Not many months ago, though it seems by now almost another life, Adam received an email out of the blue inviting him to participate in a research project starting up at the University of Vienna in Austria. We had quite settled in to life back in Alabama. We enjoyed the proximity of family. I discovered Red Mountain Community School which was a saving grace for our homeschool year last year and a great inspiration, so much that I was anticipating the boys and I going full time this year—them to classes and me for an apprenticeship with the hopes of opening another branch of the school closer to home the following year. Adam was occupied with his work for HMML and other projects on the side. The kitchen was remodeled. Furniture was built. We had neighbors with kids move in next door that the boys loved to play with. It was a good life and we were happy there, but an invitation to spend five years in Vienna, to learn a new language and culture and have the opportunities to travel and see new places seemed like too great an opportunity to pass up. And so we said yes.
At first it seemed far away—a year perhaps before we would leave, after the next school year. Then we moved up the date to January, thinking the boys could start school there after the winter break; it would give us one more Christmas in Alabama. After talking with the project director however, an earlier arrival seemed necessary and the date of October the 13th was selected. Our thoughts became full of Passports and Visas and a place to live and German learning. We began to stop accumulating and start the long and sometimes agonizing process of purging our possessions. A spring garage sale, then a summer one, lots of things listed for sale on Craigslist, the transition to one car. Every visit spent with family became all the more precious. We made lists of things we would like to do before we left. A visit to Pump it Up, baseball, McDonald’s ice-cream, a trip to the beach, time with grandparents. We drove to DC for our visa applications where we were greeted with a complimentary extra room to accommodate our large family. We also got an early appointment at the Embassy and were able to drive back home a day before we thought. We found a delightful lady to rent a furnished apartment for a month from in Austria, complete with toys and movies and beds for all seven of us. We read about Austria and discovered there are ninety museums in Vienna alone. We discovered fun places we want to visit: the Riesenrad (a giant ferris wheel) and Mozart’s chocolate and a sausage stand that serves a 2 kilo sausage called Big Mama’s sausage. We’ve looked at how far it is to get to Budapest and Tbilisi and the Mediterranean Sea. We have wondered what it will be like to live in a big city with no car, to speak a new language we don’t know, to have the children go off to school. I have wondered what my days will look like, what I will love, what I will miss. We have wept over all we are leaving behind, the things we have to say no to in order to say yes to this new and unknown adventure. For those of you we have left behind, we know it is costly to you. It is for us also. The boys have embraced the adventure. I am so proud of them. They have been great through all the chaos of sorting and packing and trying to get things done.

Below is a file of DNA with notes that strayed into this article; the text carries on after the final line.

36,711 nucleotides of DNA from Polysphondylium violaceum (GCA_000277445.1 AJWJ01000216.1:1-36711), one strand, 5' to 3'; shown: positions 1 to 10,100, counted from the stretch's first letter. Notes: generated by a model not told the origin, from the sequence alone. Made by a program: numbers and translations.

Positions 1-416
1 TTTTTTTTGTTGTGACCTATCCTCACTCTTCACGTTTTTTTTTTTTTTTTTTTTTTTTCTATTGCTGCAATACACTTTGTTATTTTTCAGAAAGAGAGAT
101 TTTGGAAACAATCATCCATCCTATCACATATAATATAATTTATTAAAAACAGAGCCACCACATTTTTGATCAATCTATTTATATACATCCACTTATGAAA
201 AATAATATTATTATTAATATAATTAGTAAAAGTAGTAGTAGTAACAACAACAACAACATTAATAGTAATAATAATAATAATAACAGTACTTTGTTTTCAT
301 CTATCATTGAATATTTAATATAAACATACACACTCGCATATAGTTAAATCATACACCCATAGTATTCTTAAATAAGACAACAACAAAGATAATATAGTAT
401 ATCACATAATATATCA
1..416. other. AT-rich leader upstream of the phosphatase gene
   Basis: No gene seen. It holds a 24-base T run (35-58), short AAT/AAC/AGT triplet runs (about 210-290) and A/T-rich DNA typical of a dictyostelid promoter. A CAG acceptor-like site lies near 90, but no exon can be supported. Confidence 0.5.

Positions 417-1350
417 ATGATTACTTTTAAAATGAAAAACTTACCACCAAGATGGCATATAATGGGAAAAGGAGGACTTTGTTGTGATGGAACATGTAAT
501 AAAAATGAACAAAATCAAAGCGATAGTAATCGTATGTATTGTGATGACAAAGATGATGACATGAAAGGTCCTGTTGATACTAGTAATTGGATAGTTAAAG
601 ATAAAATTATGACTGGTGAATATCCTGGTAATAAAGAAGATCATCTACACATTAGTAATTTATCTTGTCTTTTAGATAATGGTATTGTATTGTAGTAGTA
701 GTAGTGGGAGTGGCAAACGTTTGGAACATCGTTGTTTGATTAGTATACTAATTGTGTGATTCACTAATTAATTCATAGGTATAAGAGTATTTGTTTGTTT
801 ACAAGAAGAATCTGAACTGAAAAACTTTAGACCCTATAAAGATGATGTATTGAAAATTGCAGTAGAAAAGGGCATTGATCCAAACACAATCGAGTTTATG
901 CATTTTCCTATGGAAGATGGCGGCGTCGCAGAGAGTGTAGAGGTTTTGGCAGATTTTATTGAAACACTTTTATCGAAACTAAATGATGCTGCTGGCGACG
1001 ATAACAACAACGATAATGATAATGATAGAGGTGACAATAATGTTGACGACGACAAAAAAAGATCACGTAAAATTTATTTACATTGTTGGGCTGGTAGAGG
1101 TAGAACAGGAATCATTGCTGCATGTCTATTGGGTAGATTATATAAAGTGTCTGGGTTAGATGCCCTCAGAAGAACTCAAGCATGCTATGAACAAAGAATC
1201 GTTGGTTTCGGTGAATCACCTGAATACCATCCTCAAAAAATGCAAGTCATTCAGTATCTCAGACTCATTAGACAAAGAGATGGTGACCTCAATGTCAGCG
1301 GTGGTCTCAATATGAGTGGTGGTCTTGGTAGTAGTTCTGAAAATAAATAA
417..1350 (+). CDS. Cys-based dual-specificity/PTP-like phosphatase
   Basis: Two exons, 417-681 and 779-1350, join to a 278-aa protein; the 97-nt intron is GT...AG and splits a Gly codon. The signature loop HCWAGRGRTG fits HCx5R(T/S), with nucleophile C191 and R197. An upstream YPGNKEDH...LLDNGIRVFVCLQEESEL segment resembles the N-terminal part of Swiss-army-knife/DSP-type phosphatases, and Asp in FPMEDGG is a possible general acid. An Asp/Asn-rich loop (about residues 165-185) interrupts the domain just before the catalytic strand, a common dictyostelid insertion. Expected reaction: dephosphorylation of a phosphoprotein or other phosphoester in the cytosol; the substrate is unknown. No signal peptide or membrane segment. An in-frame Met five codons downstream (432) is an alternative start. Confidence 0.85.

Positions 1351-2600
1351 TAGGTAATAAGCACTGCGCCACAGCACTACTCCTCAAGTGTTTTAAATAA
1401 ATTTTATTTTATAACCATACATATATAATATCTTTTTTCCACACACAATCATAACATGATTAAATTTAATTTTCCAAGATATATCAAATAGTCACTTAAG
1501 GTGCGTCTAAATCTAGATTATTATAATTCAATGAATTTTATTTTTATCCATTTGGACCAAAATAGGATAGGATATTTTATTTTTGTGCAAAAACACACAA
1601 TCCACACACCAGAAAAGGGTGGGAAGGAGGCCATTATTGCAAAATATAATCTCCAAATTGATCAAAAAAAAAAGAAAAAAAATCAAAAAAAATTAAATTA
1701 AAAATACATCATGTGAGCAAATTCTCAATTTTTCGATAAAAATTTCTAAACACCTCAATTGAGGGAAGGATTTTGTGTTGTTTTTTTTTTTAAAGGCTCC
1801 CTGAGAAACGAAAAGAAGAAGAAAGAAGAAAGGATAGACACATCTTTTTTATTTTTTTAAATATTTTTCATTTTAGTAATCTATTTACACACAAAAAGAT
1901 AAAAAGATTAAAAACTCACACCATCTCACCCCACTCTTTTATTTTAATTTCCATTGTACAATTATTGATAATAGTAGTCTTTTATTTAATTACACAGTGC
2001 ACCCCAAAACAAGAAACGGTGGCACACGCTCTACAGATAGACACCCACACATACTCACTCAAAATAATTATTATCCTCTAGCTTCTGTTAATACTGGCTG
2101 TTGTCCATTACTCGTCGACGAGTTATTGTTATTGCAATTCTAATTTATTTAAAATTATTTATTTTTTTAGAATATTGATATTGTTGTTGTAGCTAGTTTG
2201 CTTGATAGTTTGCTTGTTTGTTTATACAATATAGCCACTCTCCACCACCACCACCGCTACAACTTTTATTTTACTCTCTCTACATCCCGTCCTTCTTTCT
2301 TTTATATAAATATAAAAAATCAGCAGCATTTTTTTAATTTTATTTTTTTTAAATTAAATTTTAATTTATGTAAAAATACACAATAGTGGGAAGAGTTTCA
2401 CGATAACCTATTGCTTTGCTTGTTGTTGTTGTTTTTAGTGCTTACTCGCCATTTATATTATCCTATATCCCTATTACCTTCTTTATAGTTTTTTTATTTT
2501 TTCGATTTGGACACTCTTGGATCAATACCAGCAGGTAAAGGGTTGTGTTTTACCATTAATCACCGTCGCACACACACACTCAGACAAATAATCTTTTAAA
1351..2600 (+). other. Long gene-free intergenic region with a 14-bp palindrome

And so here we are so soon and after so much planning, sitting on a plane ready to venture off to the beautiful land of Austria. Our door is always open for visitors.